antedeluvian
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Re: contact material
antedeluvian   1/19/2014 9:47:36 AM
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seaEE

Check out the Tyco article here called "The Tin Commandments"

This is GREAT!. Don't you just love this forum- pose a question and someone has the answer.

This does lead to additional issues though- if you are using gold plated terminals then you probably should not be using ferrules which are tin plated. I have also seen wire tinned with solder which includes tin and so should not be used with gold. And I have also seen components like resistors inserted into terminals- since they are also tin plated, this would also be a no-no.

 

seaEE
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CEO
Re: contact material
seaEE   1/19/2014 2:14:05 AM
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Sanjib,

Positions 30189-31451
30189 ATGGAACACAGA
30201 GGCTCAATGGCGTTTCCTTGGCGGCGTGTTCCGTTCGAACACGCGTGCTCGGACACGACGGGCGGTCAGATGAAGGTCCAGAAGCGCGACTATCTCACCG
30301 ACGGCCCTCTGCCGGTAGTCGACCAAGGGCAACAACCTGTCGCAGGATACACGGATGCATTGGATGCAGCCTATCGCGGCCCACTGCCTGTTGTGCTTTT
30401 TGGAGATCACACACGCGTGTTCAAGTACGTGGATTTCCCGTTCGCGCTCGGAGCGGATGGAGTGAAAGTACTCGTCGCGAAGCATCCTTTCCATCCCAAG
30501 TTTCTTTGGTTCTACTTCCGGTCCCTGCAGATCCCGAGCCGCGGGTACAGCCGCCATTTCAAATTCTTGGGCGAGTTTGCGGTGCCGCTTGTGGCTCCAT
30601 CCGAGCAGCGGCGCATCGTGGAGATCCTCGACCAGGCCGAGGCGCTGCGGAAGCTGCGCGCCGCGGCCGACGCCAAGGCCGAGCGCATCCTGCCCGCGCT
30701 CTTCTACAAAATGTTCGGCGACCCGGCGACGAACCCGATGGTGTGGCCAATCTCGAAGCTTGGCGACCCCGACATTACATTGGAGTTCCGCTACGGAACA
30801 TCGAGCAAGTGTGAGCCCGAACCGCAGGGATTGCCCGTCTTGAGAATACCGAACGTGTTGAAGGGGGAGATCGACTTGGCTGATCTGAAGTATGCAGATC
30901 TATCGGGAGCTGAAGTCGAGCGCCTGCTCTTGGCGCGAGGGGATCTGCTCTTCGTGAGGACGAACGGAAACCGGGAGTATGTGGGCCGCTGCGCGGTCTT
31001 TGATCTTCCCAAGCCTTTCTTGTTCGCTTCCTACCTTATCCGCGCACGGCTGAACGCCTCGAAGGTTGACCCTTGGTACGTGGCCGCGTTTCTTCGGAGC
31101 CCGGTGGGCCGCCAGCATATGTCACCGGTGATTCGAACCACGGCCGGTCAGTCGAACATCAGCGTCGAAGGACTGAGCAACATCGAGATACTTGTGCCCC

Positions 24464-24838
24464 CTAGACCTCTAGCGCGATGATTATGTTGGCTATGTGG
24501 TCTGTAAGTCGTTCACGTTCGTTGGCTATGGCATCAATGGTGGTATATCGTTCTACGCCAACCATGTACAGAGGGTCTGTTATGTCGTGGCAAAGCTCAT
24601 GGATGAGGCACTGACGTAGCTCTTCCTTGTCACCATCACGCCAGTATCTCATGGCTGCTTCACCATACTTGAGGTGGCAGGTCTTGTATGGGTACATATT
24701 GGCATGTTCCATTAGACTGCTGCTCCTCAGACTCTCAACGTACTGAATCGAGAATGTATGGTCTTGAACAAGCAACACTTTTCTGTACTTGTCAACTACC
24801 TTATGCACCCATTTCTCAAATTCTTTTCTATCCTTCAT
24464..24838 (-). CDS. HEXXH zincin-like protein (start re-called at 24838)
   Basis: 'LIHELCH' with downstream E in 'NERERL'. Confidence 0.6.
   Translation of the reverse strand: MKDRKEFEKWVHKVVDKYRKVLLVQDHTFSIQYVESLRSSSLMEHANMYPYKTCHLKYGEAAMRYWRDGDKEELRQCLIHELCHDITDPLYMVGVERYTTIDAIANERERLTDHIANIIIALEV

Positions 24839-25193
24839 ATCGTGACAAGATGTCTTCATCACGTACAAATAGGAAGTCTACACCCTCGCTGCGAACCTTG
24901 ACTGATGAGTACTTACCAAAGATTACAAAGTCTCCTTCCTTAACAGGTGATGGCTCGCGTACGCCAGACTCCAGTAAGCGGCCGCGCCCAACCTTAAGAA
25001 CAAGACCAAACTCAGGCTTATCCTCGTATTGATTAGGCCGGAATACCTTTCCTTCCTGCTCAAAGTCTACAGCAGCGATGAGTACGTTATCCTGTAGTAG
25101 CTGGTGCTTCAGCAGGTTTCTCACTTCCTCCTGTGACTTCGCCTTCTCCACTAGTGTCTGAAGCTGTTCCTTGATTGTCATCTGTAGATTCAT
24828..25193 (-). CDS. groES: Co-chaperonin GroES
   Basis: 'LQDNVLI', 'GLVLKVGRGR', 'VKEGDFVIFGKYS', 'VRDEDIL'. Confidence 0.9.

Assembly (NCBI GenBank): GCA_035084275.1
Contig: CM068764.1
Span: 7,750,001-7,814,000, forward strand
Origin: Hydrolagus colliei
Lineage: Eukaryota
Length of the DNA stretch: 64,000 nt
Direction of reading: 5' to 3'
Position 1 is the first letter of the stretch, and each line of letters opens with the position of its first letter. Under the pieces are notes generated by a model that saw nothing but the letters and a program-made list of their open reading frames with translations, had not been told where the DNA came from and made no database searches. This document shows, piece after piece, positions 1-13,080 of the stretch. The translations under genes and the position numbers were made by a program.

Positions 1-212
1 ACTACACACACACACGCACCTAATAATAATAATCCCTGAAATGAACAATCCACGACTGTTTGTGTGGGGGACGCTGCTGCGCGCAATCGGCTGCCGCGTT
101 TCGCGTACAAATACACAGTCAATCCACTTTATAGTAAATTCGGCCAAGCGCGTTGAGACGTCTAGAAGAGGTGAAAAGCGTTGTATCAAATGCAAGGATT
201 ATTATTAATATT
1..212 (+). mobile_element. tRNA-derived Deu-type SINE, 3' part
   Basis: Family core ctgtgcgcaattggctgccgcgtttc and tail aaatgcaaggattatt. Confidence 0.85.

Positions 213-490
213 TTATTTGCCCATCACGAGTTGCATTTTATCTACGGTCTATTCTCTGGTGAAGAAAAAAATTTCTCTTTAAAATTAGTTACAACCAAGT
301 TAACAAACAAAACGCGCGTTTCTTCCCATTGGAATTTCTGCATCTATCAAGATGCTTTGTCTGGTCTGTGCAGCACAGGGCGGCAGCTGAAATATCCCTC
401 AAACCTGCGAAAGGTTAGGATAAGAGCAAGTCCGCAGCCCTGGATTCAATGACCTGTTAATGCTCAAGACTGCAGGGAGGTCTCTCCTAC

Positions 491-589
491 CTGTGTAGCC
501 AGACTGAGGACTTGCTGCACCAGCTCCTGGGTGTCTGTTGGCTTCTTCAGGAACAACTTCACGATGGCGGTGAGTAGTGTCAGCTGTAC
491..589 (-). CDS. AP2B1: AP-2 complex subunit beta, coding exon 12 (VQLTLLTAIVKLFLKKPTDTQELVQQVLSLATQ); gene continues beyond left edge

Check out the Tyco article here called "The Tin Commandments" :)

http://www.te.com/documentation/whitepapers/pdf/sncomrep.pdf

 

Commandment #7:

"Mating Of Tin Coated Contacts To Gold Coated Contacts Is Not Recommended"

David Ashton
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Re: contact material
David Ashton   1/18/2014 6:29:21 PM
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"What's in a name? that which we call a rose
By any other name would smell as sweet!"

antedeluvian
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Re: contact material
antedeluvian   1/18/2014 5:54:17 PM
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David

Your information is otherwise so complete that I have only one question: why is Weidmuller spelled differently in the US?

The reason goes something like this. At its source Weidmuller actually has an umlaut (the double dot) above the "u". This converts the sound of the "u" from an "uh" (as in mull) to a "ue" (as in "avenue"). So the spelling was changed to reflect the correct pronunciation.

However it didn't adress some other issues. An American today typically pronounces it Weedmewler whereas in German it is Veedmueller- but not attempt has been made to address that. 

It was actually called Klippon in the UK, South Africa and Australia and Conexel in Brazil- all now changed to Weidmuller.

 

antedeluvian
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Re: contact material
antedeluvian   1/18/2014 5:45:02 PM
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David